There exist lenses and filters to achieve all kinds of effects in pictures. One type of special lens is a tilt-shift lens, that is used to control the perspective in pictures. If you for example are on ground level and takes a picture of a tall building you will tilt the camera upward and the straight walls of the building will tilt in the picture. With a tilt-shift lens it is possible to optically straighten up this tilt of the walls even as the camera itself is tilted. A side effect of this is that the depth of field in the picture will be placed differently as compared to when you use a traditional lens. This special depth of field can be used to make pictures from the read world look like pictures of a miniature model.
However, a tilt-shift lens is a pretty big investment for us mere mortal photographers compared to its limited area of application. But luckally you do post processing to acheive the same miniature effect in a picture that is recorded with a regular lens - and even with a regular point and shoot camera.
Let's first take a look at a picture of a real miniature model and look at the effect we are trying to acheive. After a visit at Miniature Wunderland in Hamborg, the worlds largest model railway, I have a decent archive of pictures of miniature models.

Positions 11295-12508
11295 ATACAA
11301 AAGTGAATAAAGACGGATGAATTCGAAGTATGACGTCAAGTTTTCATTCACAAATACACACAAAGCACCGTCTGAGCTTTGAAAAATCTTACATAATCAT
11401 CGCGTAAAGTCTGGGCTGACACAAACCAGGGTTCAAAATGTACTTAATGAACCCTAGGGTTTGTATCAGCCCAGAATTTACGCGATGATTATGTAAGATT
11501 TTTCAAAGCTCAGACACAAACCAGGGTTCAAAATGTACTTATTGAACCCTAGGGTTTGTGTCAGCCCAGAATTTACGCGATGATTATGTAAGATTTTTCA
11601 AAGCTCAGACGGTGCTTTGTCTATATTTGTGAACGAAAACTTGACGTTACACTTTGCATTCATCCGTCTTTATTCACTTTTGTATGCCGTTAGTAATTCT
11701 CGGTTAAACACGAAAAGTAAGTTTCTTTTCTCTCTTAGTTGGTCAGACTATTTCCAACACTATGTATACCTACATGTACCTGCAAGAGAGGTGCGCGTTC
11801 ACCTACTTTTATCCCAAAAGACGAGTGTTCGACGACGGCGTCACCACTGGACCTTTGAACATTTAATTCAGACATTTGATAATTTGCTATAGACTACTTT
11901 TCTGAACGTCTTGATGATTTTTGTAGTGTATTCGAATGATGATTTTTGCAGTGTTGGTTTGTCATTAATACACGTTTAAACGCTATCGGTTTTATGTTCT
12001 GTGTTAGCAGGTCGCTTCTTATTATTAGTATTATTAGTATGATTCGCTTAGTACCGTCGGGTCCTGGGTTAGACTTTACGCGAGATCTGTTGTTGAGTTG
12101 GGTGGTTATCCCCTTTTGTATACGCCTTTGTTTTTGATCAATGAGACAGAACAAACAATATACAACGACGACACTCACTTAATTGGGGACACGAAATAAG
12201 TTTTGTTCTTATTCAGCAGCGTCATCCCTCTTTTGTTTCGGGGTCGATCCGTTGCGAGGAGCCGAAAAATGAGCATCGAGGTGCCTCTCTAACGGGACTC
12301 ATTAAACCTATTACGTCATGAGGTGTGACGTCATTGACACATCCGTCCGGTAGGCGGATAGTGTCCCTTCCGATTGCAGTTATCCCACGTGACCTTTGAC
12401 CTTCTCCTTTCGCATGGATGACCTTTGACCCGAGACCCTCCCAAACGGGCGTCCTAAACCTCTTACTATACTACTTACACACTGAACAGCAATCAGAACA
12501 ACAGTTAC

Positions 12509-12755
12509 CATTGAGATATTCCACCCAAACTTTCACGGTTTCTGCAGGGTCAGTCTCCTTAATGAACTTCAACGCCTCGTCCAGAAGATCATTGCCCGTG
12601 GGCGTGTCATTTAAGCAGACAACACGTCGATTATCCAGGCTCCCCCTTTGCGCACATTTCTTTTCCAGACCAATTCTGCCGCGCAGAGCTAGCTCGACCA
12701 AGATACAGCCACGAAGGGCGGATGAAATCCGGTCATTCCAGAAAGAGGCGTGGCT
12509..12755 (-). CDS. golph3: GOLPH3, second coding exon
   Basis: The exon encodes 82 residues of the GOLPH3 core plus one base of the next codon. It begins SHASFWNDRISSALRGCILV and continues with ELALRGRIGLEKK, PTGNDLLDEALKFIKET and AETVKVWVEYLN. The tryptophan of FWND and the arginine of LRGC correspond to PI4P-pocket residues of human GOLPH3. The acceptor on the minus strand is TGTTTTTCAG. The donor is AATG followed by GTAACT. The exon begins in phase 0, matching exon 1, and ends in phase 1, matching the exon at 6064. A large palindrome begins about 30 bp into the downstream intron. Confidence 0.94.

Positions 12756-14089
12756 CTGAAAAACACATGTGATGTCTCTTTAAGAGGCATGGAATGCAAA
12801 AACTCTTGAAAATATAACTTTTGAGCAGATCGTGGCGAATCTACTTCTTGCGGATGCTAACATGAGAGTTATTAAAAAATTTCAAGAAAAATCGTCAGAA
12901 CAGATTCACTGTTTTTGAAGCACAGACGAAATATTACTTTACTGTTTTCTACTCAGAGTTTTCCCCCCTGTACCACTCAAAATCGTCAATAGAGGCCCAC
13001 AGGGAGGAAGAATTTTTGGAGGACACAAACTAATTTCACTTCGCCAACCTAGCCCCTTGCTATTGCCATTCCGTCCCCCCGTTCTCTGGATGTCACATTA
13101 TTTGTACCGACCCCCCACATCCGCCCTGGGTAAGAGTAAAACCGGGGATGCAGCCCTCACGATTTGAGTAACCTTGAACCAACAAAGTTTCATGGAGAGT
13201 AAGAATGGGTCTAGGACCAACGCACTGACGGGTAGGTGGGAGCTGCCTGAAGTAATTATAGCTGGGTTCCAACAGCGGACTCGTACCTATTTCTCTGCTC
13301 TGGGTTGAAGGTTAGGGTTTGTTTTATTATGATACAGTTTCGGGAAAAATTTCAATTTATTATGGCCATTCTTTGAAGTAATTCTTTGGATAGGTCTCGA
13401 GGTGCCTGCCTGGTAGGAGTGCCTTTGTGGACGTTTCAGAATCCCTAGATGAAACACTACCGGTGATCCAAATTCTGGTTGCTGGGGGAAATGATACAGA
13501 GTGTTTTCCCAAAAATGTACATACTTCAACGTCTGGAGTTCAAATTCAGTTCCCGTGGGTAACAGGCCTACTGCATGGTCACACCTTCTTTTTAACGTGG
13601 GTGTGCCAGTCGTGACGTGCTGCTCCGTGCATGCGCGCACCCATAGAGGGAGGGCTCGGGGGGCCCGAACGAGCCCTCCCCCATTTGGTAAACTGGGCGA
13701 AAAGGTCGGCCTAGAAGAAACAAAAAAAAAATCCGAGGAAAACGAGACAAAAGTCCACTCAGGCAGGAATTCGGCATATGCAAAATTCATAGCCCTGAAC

The depth of field in the picture is very shallow so that the forground and the background are both very out of focus, but even the middleground where focus is is affected. A shallow depth of field, that also sometimes have other directions than what you are used to seeing, is the main ingredience to make a picture look like a miniature model. Most miniature models are viewed from above and it will increase the credabiliy of the illusion if you use a picture that is taken from above looking down on a scene. It is okay if you use a wide angle lens when you take the picture and get a wide depth of field. This gives greater freedom when you start editing the picture. A last detail that can add to the credibility of a picture being of a miniature model is to turn up the colors. A model is typically bright and more animated in the colors than the real world.
On a visit in a rooftop appartment on Ingerslevs Boulevard in Aarhus, Denmark, I had the oppertunity to do a couple of photo sessions from a balcony with a view down on Harald Jensens Plads. The pictures are recorded with a 17mm wide angle lens on a camera with a magification factor of 1.6. The aperture was f5.6.
With a suited picture secured it is time to get it processed through Photoshop. When you work with Photoshop there are a lot of values that are dependant on the dimentions of the picture you are working on. The values I use in the following are based on the fact that the picture I am working on is 1936x1288 pixels.
Depth of Field
First open up the picture in Photoshop, and then choose Edit in Quick Mask Mode.
Then choose the gradient tool, which is set to Reflected Gradient.